If you don’t have the proper tools, your business success is in jeopardy even if you have the best food on the block and a stellar staff to serve it.
Perhaps you have a vision of the food truck of your dreams, but you are unsure if it would be too many trucks.
If you want to know whether a modest mobile kitchen will meet your demands today and in the future as your business expands, consult your food truck business model. Size certainly matter, whether you’re just starting out in the food truck industry or thinking about upgrading.
Dimensions of Food Truck
Based on your staffing demands, storage requirements, and kitchen layout, choose a truck. In addition to the ever-popular step van layout, several mobile kitchen manufacturers also deal with smaller vehicles including sprinter vans, passenger vans, and even recreational vehicles.
The typical step van width is 7 feet, but the length of the truck dictates how much kitchen room you have. Although you can have one made as small as 10 feet, food trucks normally range in size from 14 to 34 feet.
Ask the ice cream man. You can operate a lot of businesses from a 10- to 14-foot truck!
Benefits of a Smaller Truck Financially
If you’re choosing between a food truck and a food trailer, the trailer will probably win in terms of upfront cost. Price isn’t the only consideration when buying food vending equipment, though.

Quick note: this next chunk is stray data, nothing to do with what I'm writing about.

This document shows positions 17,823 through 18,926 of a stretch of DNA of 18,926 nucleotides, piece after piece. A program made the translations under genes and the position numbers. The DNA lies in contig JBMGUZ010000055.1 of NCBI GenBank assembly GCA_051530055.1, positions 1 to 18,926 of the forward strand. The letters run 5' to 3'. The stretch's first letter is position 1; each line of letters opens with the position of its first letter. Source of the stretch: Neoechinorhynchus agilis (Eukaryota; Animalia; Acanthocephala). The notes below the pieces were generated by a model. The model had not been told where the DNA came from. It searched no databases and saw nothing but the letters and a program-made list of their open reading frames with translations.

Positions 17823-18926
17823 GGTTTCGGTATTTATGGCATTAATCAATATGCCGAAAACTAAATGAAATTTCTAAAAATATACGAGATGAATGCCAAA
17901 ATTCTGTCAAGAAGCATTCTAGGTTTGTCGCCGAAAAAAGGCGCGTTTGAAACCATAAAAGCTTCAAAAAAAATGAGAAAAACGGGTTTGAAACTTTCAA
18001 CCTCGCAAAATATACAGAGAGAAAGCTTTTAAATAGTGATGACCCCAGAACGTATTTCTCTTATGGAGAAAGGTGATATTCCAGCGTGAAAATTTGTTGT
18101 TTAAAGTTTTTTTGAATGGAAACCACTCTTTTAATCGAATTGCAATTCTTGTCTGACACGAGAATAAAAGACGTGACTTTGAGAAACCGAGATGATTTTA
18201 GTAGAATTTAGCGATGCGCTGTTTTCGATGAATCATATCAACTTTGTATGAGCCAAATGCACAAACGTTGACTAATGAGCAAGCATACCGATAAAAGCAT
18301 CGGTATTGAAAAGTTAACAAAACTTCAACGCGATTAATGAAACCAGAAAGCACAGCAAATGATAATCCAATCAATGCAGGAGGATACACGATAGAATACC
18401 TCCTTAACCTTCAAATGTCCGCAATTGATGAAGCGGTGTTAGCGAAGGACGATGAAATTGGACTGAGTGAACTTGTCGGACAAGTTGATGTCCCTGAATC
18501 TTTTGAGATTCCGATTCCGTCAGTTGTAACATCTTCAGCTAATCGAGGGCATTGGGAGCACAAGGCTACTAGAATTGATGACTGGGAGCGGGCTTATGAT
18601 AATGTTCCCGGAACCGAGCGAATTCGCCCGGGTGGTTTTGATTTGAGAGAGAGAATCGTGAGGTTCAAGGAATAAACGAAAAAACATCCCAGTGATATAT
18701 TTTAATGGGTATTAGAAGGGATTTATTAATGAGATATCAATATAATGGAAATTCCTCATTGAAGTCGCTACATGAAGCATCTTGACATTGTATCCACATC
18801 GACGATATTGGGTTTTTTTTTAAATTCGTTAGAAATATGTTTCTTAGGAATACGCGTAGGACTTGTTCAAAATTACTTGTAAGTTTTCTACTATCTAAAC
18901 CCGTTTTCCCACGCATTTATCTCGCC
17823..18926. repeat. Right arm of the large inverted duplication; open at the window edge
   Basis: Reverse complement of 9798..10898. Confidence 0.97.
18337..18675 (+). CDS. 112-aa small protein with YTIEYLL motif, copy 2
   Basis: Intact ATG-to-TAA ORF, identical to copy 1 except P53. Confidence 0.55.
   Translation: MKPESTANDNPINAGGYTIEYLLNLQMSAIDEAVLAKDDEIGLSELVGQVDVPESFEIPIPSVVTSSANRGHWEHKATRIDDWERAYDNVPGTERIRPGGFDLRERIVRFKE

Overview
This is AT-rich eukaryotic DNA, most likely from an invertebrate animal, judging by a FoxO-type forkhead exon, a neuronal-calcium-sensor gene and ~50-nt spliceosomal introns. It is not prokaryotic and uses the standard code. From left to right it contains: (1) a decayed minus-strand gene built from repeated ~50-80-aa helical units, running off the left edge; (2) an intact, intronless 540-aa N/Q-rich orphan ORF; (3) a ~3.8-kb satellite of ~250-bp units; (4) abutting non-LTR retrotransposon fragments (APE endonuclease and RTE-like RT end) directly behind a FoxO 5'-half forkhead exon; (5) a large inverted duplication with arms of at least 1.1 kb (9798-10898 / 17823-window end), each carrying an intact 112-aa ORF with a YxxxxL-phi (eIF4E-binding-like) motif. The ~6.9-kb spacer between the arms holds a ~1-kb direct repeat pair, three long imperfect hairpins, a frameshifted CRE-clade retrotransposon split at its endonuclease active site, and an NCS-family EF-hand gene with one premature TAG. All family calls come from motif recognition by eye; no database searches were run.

Consider the deterioration of trailers and food trucks over time. Food trucks are a superior investment since food trailers often lose value at a lower rate every year.
When the time comes to level up in a few years, you can start with a smaller vehicle because it should have a greater when compared to the value of a trailer.
Bring Your Meals to the People
The portability of a food truck business is one of its biggest advantages. You can bring your menu with you everywhere you go. You have a clear edge over the business owner with the 26-foot vehicle if you have a tiny truck.
Smaller food trucks can enter more types of public areas. So you may set up at a festival, park on a side street, or bring your food to a house party.
Go wild with your creativity! Small trucks can travel on rocky beaches, small mountain roads, and other places that big vehicles cannot.
Chance to Narrow Your Menu
The mini food truck, out of all the different varieties of food trucks, can need you to scale back on your menu. The limited prep, cooking, and serving area can be used as an advantage with a little imagination. Instead of creating a comprehensive lunch menu, choose a few speciality items. For instance, instead of serving dogs, burgers, and chicken sandwiches, focus on chili dogs.
The simpler management of costs that results from having a more condensed menu can lead to an increase in your profitability.